Tax season is underway, setting a tone for the months ahead. Retailers can benefit from knowing what expected refunds look like this year and how people plan to spend them. What’s more, consumers may be paying increased attention to their refund this year, considering the upcoming presidential election.

Here are five key trends to know about tax season from the CivicScience InsightStore™:

1. Nearly two-thirds have yet to file.

Among U.S. adults who plan to file their 2023 taxes, 36% have already filed while 64% say they have yet to file. The majority of taxpayers plan to have their taxes in by the end of March, with March being the most popular month for filing. Just 17% say they will wait until the April 15 deadline.

Some have a head start. Nearly 1-in-4 consumers say they began preparing their taxes earlier this year than last year.

2. More filers say tax refunds are lower than expected.

Although it’s still early in the season, 22% of filers report they received a lower-than-expected tax refund so far, up four points from last year. An additional 18% found that they either owed money unexpectedly or owed more money than they were anticipating, comparable to 2023.

That could continue to change, given that the majority of Americans still need to file. The IRS expects the average refund to be higher this year, after reporting earlier in the month that refunds would be much lower.

Join the Conversation: How much do you expect your tax refund to be this year?

3. Consumers have shifting priorities for how to use their tax refund this year.

Thirty-eight percent of U.S. adults expect to receive a tax refund this year, similar to last year (39%). Paying down debt is somewhat less of a priority this year compared to last year, although a greater percentage plan to put their refund toward savings and investments. Also notable, consumers are twice as likely to use their tax refund for shopping, although recent consumer spending data suggest it’s more likely that people will be purchasing essentials rather than going on a shopping spree.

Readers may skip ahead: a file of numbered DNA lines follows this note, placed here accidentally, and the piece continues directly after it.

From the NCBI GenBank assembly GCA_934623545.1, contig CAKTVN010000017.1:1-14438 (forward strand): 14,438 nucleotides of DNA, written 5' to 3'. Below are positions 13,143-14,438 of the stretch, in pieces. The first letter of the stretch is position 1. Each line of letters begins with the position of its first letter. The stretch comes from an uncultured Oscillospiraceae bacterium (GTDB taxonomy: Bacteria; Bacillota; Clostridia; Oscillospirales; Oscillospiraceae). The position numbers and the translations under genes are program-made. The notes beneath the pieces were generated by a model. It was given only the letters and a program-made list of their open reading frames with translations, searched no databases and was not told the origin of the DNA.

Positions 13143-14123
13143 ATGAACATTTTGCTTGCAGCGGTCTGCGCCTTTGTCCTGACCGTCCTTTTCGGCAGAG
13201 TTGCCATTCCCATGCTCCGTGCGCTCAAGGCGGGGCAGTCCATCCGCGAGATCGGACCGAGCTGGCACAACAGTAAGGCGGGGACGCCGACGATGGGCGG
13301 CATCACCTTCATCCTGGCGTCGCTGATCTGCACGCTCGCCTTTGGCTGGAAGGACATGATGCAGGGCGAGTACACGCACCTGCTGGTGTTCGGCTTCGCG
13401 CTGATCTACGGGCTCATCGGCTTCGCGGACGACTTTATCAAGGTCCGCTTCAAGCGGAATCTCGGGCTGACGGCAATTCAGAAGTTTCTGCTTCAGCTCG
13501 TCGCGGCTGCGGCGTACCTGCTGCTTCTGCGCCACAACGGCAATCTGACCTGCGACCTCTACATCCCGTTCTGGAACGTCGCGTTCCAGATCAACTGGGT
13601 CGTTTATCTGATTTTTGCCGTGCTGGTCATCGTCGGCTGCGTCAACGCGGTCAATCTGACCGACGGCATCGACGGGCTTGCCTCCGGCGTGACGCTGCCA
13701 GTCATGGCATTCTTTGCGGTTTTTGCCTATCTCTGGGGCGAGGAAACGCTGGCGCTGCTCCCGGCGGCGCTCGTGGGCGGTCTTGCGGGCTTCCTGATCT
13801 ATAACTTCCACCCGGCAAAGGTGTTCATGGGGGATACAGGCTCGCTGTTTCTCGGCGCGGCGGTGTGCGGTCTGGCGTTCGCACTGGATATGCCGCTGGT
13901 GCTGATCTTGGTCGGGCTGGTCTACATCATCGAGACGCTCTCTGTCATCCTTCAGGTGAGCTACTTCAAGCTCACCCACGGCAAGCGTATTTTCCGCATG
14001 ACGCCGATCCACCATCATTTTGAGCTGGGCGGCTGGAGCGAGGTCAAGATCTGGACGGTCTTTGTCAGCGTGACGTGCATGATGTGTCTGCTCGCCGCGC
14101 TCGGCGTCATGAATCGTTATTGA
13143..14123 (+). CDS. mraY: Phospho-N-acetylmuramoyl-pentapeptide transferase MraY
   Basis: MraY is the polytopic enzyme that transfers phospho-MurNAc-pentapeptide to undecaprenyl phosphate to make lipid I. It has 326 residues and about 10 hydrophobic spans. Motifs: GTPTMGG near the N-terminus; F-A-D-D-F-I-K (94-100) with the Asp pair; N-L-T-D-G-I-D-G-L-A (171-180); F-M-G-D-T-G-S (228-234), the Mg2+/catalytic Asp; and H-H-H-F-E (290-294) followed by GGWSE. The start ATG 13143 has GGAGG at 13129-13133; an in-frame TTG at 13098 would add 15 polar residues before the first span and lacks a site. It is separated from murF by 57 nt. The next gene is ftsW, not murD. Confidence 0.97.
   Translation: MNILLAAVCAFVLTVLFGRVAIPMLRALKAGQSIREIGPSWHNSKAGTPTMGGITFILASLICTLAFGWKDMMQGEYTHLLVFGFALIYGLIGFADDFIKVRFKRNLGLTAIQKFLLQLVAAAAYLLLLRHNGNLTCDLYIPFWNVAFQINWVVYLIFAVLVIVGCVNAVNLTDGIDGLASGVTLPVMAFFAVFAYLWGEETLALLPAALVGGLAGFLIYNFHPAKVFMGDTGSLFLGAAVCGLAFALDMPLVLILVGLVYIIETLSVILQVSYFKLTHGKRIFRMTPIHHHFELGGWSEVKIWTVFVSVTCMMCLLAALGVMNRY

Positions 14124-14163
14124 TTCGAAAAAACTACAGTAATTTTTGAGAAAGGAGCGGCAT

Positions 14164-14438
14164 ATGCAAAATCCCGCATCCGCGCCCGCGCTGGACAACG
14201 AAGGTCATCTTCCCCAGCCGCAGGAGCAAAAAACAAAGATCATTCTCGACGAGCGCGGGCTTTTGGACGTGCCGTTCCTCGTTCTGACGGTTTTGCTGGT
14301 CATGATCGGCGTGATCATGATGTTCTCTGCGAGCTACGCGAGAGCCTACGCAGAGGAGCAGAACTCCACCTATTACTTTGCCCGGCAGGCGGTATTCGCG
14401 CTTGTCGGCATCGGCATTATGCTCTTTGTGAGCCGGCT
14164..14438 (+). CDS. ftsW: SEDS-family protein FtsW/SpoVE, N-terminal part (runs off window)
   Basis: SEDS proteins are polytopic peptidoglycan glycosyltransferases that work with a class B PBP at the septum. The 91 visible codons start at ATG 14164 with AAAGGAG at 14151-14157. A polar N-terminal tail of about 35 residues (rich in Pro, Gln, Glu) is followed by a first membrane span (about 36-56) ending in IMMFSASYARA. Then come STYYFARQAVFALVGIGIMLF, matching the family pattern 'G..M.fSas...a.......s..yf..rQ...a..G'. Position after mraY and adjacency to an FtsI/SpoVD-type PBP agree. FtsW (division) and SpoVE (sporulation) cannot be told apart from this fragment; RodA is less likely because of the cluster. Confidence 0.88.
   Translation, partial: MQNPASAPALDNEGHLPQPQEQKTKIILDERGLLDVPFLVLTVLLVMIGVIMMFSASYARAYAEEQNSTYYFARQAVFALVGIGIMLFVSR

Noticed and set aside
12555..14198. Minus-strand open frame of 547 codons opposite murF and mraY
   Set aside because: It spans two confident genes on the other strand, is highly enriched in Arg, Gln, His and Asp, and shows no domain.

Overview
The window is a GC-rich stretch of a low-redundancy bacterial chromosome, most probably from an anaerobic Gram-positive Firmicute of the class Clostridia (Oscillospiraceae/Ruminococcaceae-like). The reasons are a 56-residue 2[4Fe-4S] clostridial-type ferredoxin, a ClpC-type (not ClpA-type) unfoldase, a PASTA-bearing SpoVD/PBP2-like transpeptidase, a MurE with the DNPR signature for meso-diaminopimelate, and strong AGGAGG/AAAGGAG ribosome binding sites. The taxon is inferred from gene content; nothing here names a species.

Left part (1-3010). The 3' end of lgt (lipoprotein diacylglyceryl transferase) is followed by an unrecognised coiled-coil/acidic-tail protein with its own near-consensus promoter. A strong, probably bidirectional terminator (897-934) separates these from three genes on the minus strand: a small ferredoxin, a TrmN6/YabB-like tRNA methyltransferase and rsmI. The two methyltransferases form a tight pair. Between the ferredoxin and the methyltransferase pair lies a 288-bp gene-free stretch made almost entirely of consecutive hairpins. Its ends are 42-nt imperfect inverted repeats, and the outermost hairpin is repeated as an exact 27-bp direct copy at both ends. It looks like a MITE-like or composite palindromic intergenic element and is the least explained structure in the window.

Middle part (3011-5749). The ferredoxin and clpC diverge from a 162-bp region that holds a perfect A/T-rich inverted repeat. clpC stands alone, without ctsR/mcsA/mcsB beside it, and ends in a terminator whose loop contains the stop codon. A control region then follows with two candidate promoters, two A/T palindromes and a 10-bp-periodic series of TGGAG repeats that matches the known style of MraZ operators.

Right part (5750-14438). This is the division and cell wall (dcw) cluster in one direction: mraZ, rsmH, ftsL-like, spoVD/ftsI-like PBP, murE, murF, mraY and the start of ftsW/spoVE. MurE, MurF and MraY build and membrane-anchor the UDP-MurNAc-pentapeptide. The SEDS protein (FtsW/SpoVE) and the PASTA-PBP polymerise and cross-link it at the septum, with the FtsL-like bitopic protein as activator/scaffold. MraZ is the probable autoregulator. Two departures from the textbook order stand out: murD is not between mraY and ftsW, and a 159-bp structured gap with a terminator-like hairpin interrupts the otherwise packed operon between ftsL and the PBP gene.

4. Tax refunds are important for many Americans.

For the majority of households, receiving a tax refund isn’t just a nice bonus, but an essential payout that they’re counting on. New CivicScience data find that 53% of U.S. adults say their tax refund is ‘somewhat’ to ‘extremely’ important to their overall financial health, with 24% citing it as ‘extremely’ important.

Take Our Poll: Do you think your tax rate is appropriate?

5. Distrust in the government spending of tax dollars is rampant.

Taxes and tax refunds are among the top economic issues that voters are concerned about this election cycle. An overwhelming 70% of Americans say they distrust the government to spend tax dollars ‘wisely,’ one aspect of broader declining institutional trust.

Check back in March for additional tax season coverage. For more in-depth insights, learn how you can get ahead of the curve with the CivicScience InsightStore™ – get in touch.